Our day started by walking up the very minor road towards the head of the valley. A well laid hedge hid the cwm at first, then as we turned a corner some impressive cliffs came into view. The near vertical wall of Craig Maesglase, a waterfall cascading down it's face. Our route then turned off the farm road, past a small monument to Hugh Jones, a hymnist and teacher who had spent his youth in this valley. Petra translated the Welsh for me:
"Not far from Ty'n y Braich on this road stood Murddyn Maesglasau, home of Hugh Jones the hymnist, 1749-1825."
Although "glas" would normally mean blue, in this context "Maesglasau" reads as a "green place", which certainly seems right- although Petra is open to suggestions as to a more accurate translation. As far as subsequent research goes, Maesglasau must have stood near to where the present farmhouse, named after the cliffs at the end of the cwm, now stands. It's a bit of a visual disaster in such a beautiful valley, a 1960's block of a house, surrounded by an ugly collection of concrete structures. I can forgive the farmer, however, since the standards of his land and animal husbandry were extremely high. Although I'm not sure Hugh Jones would be singing hymns about what had been built near the place he grew up in.
Our very enjoyable walk along the old mine road to the head of the valley was punctuated by the sight of several Red Kites and a Buzzard, being strafed by some irate Ravens. Petra tried to video them; a very difficult thing- we now have new respect for those TV wildlife film crews.
A run in adit lay at the side of the track, the remains of the Maes Glas Bach mine - the spoil heap was completely grown over, and occupied by a bit of farm machinery. Hard to say what was mined, but the quantity of spoil indicated a trial at best.
Then, the Red Dragon mine came into view, reached over a stile and some very boggy land. Bwlch Siglen means "The pass or notch of the bog", so fair enough. The mine sits within the slightly elevated ground of the bwlch. There were ruined buildings and evidence of several excavations. We stopped for lunch inside the mine office -a fine spot - I wondered if the manager would have had time or humour to appreciate the view - he was probably too busy trying to find something under the hill that would make the shareholders happy. Meanwhile, a tree grew out of the fireplace, the falling leaves making the light shimmer inside the ruins.
"... Perkes' machine (was) a cast iron pan, six feet diameter and three feet six inch high, in which five heavy cast iron cones revolved, worked by a central vertical shaft. Numerous working trials were made ...... one upon 50 tons of auriferous gossan. The time occupied in reduction and amalgamation was four weeks of day and night work, and the final results were a loss, by disintegration, of 50 per cent of the mercury employed, and a ultimate yield of 1½ ounces of gold, or 14 grains per ton of ore. Every attempt to extract gold from North Devon ores remuneratively by this machine proved a failure".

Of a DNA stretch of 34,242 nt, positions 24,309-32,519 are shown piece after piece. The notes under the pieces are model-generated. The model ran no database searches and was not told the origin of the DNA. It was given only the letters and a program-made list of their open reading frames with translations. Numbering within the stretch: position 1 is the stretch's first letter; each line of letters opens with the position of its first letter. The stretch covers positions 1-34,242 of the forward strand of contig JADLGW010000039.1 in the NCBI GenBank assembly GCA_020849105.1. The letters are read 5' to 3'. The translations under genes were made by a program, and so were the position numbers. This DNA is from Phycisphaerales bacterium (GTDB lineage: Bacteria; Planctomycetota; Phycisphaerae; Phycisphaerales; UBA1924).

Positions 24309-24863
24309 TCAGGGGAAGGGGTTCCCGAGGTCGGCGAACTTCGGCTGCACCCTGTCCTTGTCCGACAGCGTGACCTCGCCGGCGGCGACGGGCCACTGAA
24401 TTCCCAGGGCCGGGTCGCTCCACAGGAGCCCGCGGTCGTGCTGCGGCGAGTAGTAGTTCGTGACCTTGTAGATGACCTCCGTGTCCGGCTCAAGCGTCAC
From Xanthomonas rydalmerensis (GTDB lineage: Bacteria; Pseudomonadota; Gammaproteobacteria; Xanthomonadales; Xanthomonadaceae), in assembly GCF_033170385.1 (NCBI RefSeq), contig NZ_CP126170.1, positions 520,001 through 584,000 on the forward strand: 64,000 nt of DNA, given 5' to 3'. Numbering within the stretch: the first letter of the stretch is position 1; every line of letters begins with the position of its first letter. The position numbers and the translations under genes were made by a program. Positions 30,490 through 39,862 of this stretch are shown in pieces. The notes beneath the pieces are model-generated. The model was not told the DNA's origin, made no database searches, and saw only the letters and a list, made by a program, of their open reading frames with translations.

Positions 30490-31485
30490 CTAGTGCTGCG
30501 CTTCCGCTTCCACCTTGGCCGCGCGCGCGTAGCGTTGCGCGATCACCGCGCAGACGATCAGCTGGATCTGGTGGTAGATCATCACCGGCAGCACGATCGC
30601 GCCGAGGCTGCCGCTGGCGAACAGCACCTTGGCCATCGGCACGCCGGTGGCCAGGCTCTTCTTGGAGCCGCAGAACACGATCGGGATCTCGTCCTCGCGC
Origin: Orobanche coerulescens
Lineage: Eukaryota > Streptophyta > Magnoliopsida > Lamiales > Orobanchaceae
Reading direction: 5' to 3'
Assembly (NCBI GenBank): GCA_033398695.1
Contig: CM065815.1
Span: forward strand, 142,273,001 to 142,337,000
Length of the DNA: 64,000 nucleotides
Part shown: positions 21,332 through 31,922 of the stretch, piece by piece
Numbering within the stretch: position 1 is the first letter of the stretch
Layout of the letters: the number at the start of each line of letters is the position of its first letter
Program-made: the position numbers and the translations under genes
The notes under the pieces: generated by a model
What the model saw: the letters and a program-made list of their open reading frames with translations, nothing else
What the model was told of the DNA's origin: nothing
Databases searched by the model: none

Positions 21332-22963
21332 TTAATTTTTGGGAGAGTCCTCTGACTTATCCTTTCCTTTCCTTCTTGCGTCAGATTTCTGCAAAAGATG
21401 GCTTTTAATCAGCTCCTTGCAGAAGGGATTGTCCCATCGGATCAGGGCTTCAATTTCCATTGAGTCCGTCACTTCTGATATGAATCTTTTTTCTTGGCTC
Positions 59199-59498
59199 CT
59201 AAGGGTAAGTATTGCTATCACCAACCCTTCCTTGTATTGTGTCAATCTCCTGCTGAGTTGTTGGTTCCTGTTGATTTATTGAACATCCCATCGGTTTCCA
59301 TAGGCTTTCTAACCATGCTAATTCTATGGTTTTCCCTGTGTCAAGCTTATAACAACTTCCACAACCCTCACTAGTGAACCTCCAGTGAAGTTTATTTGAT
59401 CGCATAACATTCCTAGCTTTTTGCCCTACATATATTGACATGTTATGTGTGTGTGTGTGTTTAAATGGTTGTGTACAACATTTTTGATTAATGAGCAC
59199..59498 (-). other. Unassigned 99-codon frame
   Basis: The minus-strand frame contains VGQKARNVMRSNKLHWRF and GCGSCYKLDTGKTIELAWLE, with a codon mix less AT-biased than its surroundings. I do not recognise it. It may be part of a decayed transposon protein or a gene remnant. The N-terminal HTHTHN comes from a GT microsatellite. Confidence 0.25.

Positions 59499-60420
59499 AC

Not encouraging, especially as the old miners hadn't even found gold here. It was to be the 19th century equivalent of "spin". The initial prospectus issued by the promoters suggested that a "Champion Lode" of lead ore had been found; goodness knows how they then U turned and persuaded the backers to part with the cash for an expensive and relatively untried machine like Perkes'!
2S gas from the sulphuric puddles on the floor here. There seemed to be plentiful manganese ore and sulphur occuring here; but perhaps the manganese was not of sufficient quality to be worth exploiting. There was also plenty of iron pyrites, judging by the acidic orange mud and dark red gour pools on the floor. There was a false floor above us; I dearly wanted to have a look, but I felt that even to brush against the timbers here would bring the roof down. Being a fully paid up member of the yellow belly club, I contented myself with a couple of photos. Further in, there had been a collapse, blocking the way. The calcite deposits on the ends of the buried pit props showing that this had happened a considerable number of years before.
The temptation to climb to Creigiau Garn-wddog above us proved too much and we struggled up, the views opening out as I puffed and panted like an vintage steam engine. I quietly celebrated that everyone else makes a bee-line for Snowdon, the Ogwen valley or whatever...the usual beauty spot suspects. It leaves these magical, perfect places for the rest of us to enjoy, unmolested - we certainly didn't see another person all day. As a final coup, Petra then proved her legendary mine finding abilities by spotting the run-in entrance to the Bwlch Siglen mine, almost on the ridge. Now that must have been a wild spot to work, and one heck of a walk to the office, even if the views were superb!
Looking down on that wonderful cwm, I understand why Hugh Jones' thoughts turned to wonder on the meaning of life.We try to make sense of it all by wandering and enjoying the landscape, taking photos and hunting for mines. We're singing from the same sheet, I guess.
|The mine can be made out in the lower middle of the photo.|
Mindat data page on the Red Dragon
Entry about the mine in Merioneth Manganese, Dave Linton's excellent web site.
Biography of Hugh Jones